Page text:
An attorney for Supreme Court Justice Clarence Thomas is disputing Senate Democrats’ claim that his client did not pay back a “significant portion” of a loan used to purchase a luxury motorcoach.
Senate Finance Committee Chair Ron Wyden (D-Ore.) published a memo Wednesday on findings looking into a loan agreement between Thomas and Tony Welters, which was first reported by The New York Times in August. The committee staff reviewed documents related to the loan and determined Thomas “did not repay a significant portion of the loan principal” and paid only interest on the $267,230 debt.
The memo claimed the documents the committee reviewed, which were provided by Welters, suggested the loan for the motorcoach was forgiven. However, a lawyer for Thomas said in a statement that is inaccurate.
“The loan was never forgiven. Any suggestion to the contrary is false. The Thomases made all payments to Mr. Welters on a regular basis until the terms of the agreement were satisfied in full,” Elliot Burke said in the statement.
When reached for further comment, Wyden doubled down on the findings and called on Thomas to provide evidence to the committee that backs up his attorney’s statement.
“The committee’s investigation is clear: The person who loaned Justice Thomas $267,000 provided numerous documents indicating that a substantial portion of that debt was never repaid,” Wyden said in a statement.
“If Justice Thomas disputes that conclusion he has an obligation to provide proof to the committee. Carefully worded statements from high-priced lawyers are not a substitute for facts,” he added.
The memo conceded that more information concerning the loan may exist and that its information is based on what documents were provided to the committee.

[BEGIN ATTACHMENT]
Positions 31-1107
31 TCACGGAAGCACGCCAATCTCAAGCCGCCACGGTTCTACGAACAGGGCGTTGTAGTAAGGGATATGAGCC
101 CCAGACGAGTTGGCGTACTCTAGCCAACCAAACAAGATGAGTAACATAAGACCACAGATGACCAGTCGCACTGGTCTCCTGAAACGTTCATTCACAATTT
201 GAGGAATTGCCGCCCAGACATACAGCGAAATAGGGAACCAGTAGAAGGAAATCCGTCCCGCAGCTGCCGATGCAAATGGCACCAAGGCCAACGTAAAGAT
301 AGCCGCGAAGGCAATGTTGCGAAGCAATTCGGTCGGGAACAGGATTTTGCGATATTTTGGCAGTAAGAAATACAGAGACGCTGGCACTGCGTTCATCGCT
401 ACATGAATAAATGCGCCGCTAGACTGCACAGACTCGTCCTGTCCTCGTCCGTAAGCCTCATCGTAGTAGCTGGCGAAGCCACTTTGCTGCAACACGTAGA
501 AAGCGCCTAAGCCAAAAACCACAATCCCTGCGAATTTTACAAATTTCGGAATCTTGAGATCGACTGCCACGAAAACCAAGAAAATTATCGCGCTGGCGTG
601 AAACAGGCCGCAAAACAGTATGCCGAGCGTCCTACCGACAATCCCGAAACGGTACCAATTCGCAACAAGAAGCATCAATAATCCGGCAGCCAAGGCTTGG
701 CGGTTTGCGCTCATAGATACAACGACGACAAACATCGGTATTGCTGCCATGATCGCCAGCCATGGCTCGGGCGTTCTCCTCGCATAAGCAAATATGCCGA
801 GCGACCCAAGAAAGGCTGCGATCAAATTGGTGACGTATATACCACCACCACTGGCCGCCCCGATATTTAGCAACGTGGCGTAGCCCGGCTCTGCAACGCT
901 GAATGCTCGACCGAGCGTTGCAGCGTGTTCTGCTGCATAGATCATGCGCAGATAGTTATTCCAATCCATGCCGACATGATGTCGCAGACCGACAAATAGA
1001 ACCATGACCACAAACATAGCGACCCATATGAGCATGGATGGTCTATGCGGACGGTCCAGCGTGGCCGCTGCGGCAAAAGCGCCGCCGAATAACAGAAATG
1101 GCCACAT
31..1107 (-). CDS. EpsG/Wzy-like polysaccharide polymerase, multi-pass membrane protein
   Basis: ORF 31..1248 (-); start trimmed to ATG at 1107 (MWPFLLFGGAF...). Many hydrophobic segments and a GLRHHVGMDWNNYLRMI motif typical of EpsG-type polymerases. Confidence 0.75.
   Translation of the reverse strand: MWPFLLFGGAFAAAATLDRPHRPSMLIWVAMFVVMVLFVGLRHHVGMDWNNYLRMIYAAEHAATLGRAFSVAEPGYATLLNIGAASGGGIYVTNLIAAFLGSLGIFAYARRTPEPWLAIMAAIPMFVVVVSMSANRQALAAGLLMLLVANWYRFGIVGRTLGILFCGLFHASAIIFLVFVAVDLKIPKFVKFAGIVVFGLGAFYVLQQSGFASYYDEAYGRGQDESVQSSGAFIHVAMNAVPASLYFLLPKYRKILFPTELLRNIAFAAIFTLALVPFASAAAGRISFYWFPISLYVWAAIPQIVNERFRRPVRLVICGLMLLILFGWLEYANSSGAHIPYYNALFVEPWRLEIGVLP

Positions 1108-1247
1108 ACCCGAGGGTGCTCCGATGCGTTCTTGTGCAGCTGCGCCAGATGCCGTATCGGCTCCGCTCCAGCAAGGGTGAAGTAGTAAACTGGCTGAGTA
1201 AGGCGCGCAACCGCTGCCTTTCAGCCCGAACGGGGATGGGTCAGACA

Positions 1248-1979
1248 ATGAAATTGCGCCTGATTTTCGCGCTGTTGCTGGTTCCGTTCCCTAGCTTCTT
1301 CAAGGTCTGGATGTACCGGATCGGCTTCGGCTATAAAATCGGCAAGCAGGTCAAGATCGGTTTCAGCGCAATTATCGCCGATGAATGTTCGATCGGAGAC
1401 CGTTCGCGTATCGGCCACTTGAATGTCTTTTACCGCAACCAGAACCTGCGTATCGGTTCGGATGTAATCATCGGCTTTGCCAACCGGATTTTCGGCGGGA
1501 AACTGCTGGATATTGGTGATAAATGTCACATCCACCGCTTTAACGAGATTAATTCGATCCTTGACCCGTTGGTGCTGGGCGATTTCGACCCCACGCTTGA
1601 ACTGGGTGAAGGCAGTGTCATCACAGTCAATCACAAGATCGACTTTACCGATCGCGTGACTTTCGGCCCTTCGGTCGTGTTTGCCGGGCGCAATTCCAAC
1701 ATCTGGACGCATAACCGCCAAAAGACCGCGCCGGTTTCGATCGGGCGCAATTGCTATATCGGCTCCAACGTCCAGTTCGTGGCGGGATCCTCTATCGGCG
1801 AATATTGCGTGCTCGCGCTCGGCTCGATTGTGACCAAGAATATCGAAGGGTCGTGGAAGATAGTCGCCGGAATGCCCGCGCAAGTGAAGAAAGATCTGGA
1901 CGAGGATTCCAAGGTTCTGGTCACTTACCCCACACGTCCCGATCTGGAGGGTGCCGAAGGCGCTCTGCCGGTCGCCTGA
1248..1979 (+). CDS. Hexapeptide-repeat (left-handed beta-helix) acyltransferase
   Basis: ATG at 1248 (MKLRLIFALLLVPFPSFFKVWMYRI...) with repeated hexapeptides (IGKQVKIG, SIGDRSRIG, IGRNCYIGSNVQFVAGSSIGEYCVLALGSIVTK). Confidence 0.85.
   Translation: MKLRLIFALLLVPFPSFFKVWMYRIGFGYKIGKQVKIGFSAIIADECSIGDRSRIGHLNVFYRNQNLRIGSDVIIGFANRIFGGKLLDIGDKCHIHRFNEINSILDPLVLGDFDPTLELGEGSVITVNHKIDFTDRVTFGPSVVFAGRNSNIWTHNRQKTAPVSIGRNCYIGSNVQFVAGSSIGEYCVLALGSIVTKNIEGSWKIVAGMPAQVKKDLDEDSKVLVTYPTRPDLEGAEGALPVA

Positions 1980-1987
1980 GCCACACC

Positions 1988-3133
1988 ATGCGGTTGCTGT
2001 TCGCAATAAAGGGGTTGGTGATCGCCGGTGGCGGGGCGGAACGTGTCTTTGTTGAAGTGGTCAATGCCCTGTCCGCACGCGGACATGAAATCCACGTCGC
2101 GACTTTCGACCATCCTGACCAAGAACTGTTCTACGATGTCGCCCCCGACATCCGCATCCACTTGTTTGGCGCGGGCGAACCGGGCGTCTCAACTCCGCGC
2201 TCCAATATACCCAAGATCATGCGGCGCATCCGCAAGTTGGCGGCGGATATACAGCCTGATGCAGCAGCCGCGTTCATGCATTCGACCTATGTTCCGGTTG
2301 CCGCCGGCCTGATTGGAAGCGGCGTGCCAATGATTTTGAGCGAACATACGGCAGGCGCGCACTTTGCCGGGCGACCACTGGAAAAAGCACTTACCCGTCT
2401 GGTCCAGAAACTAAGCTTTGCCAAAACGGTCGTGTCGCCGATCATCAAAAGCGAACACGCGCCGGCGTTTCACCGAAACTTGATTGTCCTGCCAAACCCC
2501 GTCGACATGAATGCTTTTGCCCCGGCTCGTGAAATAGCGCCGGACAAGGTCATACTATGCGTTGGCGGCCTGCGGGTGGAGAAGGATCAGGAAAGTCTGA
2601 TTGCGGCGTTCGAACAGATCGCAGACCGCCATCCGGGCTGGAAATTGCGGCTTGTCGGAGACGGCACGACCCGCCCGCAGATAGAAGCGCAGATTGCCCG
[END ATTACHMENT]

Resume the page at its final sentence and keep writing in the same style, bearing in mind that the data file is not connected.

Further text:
“While additional documents pertaining to the loan agreement may exist and provide more clarity to the agreement, none of the documents reviewed by Committee staff indicated that Thomas ever made payments to Welters in excess of the annual interest on the loan,” it said.
According to a handwritten note on Supreme Court stationery on Dec. 6, 1999, Thomas and his wife, Ginni Thomas, said they agreed to repay Welters the $267,230 loan with an interest rate of 7.5 percent per year. The findings stated the money was supposed to be repaid in five years.
The memo stated Thomas made at least one payment of $20,042.23 in 2000, which roughly equals the interest on the loan. In 2004, an addendum to the agreement extended the loan’s due date to 2014.
Welters later told Thomas in a handwritten note in 2008 that he would no longer seek additional payments because he thought the justice “had paid interest greater than the purchase price of the bus,” according to the committee’s findings.
However, nine years of payments only on the annual interest rate would roughly amount to $180,380, which is significantly below the loan principal.
The memo also said forgiven or canceled debt counts as income for tax purposes, noting Thomas did not include forgiven debt on his 2008 financial disclosures.
Wyden said Wednesday he will share the findings with the Judiciary Committee.
“Today the committee has the answer to one of the pressing questions raised by reporting about his arrangement with Justice Thomas — was the loan ever repaid? Now we know that Justice Thomas had up to $267,230 in debt forgiven and never reported it on his ethics forms,” Wyden said in a statement Wednesday.
“Justice Thomas should inform the committee exactly how much debt was forgiven and whether he properly reported the loan forgiveness on his tax returns and paid all taxes owed,” he said.
Thomas has publicly discussed traveling around in a motorhome. A 2001 clip of him touring a C-SPAN school bus shows him saying he had driven his own for “about a year and a half.” And a clip of him speaking in a documentary, flagged by ProPublica earlier this year, said he preferred RV parks and Walmart parking lots to beach vacations.
Thomas has faced scrutiny for months after reporting from ProPublica revealed he received multiple luxury trips from GOP megadonor Harlan Crow without reporting them on financial disclosure forms. A separate report by ProPublica later found Thomas also failed to disclose a real estate deal he made with Crow in 2014.